X. Detailed Recommendations

To the Jakarta Regional Government

Impose a Short-Term Moratorium

  • Impose a moratorium on all evictions carried out on “public order” grounds, until a mechanism can be established whereby independent experts carry out participatory baseline surveys prior to any eviction.
    • Baseline surveys should take a census of affected residents, their assets, and their socio-economic conditions.
    • This information should be used to identify the impact that an eviction will cause and to assess whether the public order interest desired would be proportionate to the impact on the lives of the evicted residents.
    • The information collected can also be used to design a resettlement program that will leave residents with at least the same, if not better, standards of living and income levels, but in a manner where they will not risk causing public order infringements in the future.
    • The determination of who should perform these surveys should be decided during the moratorium in consultation with civil society groups and representatives from the urban poor.
    • Jakarta Regulation (Perda) No. 11/1988 may require revision so as to permit local officials to consider the proportionality of the public order goals of restrictions on where people can live with the detrimental effect an eviction would have on a community.
  • Impose a moratorium on all evictions related to the construction of public interest infrastructure projects until an independent investigation can be completed regarding allegations of human rights violations related to the “Double-Double Track” project, and any systemic problems identified are addressed.

Conform Eviction Processes to International Standards

  • Evictions should never render individuals homeless or vulnerable to the violation of other human rights. Where those affected by evictions are unable to provide for themselves, officials should take all appropriate measures to ensure that adequate alternatives are available.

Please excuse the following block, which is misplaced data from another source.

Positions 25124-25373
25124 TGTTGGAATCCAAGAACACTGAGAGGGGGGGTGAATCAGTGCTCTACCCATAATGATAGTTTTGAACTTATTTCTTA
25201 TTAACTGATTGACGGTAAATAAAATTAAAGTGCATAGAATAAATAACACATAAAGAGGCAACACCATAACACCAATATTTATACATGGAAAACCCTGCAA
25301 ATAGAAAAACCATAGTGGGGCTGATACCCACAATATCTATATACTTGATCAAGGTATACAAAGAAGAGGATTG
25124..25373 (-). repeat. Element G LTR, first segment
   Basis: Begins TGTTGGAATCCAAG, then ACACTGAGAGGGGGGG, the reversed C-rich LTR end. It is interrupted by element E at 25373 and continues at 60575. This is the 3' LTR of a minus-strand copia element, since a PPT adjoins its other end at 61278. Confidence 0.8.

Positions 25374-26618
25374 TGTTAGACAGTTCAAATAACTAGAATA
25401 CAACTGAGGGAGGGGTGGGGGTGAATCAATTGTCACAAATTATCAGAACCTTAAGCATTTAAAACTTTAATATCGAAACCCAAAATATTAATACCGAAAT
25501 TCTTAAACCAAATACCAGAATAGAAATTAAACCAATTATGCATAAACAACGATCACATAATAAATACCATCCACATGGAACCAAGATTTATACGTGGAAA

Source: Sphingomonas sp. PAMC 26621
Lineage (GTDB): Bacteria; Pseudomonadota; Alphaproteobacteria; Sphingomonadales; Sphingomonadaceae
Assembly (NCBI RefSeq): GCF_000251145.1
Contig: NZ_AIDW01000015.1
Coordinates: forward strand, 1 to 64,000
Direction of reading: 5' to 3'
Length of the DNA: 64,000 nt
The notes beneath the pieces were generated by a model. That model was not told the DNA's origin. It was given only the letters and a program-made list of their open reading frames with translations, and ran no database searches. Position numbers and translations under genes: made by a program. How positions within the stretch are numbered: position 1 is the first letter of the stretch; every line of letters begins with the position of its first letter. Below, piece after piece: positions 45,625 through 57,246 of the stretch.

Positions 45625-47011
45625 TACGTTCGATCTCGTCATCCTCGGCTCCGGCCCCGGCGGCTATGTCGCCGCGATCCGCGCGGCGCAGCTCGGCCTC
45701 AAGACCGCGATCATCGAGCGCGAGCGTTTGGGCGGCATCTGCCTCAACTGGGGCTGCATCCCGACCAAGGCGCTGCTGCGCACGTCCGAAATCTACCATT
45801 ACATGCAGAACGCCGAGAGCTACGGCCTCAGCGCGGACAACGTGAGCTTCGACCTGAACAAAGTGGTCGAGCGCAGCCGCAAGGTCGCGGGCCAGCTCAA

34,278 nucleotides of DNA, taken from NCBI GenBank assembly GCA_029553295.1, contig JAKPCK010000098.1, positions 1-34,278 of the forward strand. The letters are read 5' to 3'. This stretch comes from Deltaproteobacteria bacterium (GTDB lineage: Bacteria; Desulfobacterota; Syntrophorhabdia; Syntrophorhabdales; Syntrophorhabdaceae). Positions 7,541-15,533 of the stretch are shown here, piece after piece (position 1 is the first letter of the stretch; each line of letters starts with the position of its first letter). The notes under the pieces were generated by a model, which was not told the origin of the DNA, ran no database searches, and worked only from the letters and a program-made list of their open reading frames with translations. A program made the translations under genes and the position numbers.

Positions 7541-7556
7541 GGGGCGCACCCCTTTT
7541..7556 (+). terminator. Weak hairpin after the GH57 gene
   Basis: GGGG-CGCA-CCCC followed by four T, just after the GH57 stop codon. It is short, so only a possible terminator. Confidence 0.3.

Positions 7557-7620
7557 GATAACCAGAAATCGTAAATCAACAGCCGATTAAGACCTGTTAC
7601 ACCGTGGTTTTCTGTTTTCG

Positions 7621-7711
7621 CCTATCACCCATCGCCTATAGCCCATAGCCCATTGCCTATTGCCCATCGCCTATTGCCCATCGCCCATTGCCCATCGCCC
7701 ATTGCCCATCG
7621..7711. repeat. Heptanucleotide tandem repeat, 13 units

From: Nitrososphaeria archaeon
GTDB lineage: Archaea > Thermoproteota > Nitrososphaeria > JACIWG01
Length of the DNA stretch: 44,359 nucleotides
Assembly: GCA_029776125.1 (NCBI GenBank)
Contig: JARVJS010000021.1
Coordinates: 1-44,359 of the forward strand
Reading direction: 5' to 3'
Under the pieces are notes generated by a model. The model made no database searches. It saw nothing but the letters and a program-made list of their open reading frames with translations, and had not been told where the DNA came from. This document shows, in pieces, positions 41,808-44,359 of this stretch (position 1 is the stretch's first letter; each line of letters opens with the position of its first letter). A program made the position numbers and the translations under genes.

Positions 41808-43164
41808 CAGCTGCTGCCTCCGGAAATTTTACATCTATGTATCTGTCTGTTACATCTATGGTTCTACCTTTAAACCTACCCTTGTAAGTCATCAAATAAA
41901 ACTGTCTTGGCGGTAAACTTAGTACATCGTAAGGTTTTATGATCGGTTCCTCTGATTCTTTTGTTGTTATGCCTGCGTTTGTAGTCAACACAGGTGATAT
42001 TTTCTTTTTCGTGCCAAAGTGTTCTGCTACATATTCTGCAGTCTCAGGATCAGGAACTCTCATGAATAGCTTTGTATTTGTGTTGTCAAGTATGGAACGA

• Future evictions should be carried out in coordination with: the Department of Housing and Regional Infrastructure, Department of Social Affairs, Department of Education, State Ministry of Women Empowerment, Indonesian Human Rights Commission, National Commission on Women, National Commission on Child Protection and other relevant social agencies.
    • Representatives from these ministries and commissions should establish a joint working group to monitor and ensure compliance of eviction procedures and practice with international standards.
  • Evictions, when necessary and justified, should be granted permission only when they are authorized following a fair and transparent public process.
    • This process should include the establishment of an objective and justified need for the eviction, genuine consultation with the affected communities, with an opportunity for all affected to have a say in the process, and an assessment of alternative measures to the eviction.
    • All members of a community, including the poor, illiterate people, women, the elderly, and children living without parents, should be informed of, and have the opportunity to be involved in, this process.
  • Evictions, when justified, should be preceded by adequate and reasonable notice for all affected persons prior to the scheduled date of eviction.
    • The period of advance notice should include enough time for the negotiation of compensation agreements and for resettlement.
    • The exact date of evictions should be open to negotiation with the affected community to ensure they are adequately prepared.
  • As part of the notification process, communities should be informed of available legal remedies so that individuals who wish to challenge the eviction or raise due process concerns are able to do so.
    • Indigent residents should be provided with legal assistance for such claims.
  • Adequate, market value/replacement cost compensation should be provided to all right-holders and occupants on the land. The participatory baseline survey of socio-economic conditions in the area should inform compensation for non-property losses associated with displacement.
  • If the government wants to offer alternative land, aim to use sites as close as possible to the original area, and ensure that alternative sites offer residents adequate opportunities to continue existing livelihood activities.
  • Evictions should not occur during the school year or at times when the displacement of families will interrupt children’s education. Compensation should cover fees associated with changing schools.
  • Evictions should not take place in particularly bad weather or at night.
  • Community-based resolution of land disputes should be supported. The government should consider creating a mediation mechanism at the local level to provide faster dispute resolution.

Minimize Use of Force

  • Private individuals and gangs should not be allowed to be involved in the eviction process.
  • Ensure that public order officials receive appropriate professional training for carrying out their public security responsibilities. Review rules of engagement to ensure their compliance with international law enforcement standards, such as the U.N. Code of Conduct for Law Enforcement Officials and the U.N. Basic Principles on the Use of Force and Firearms.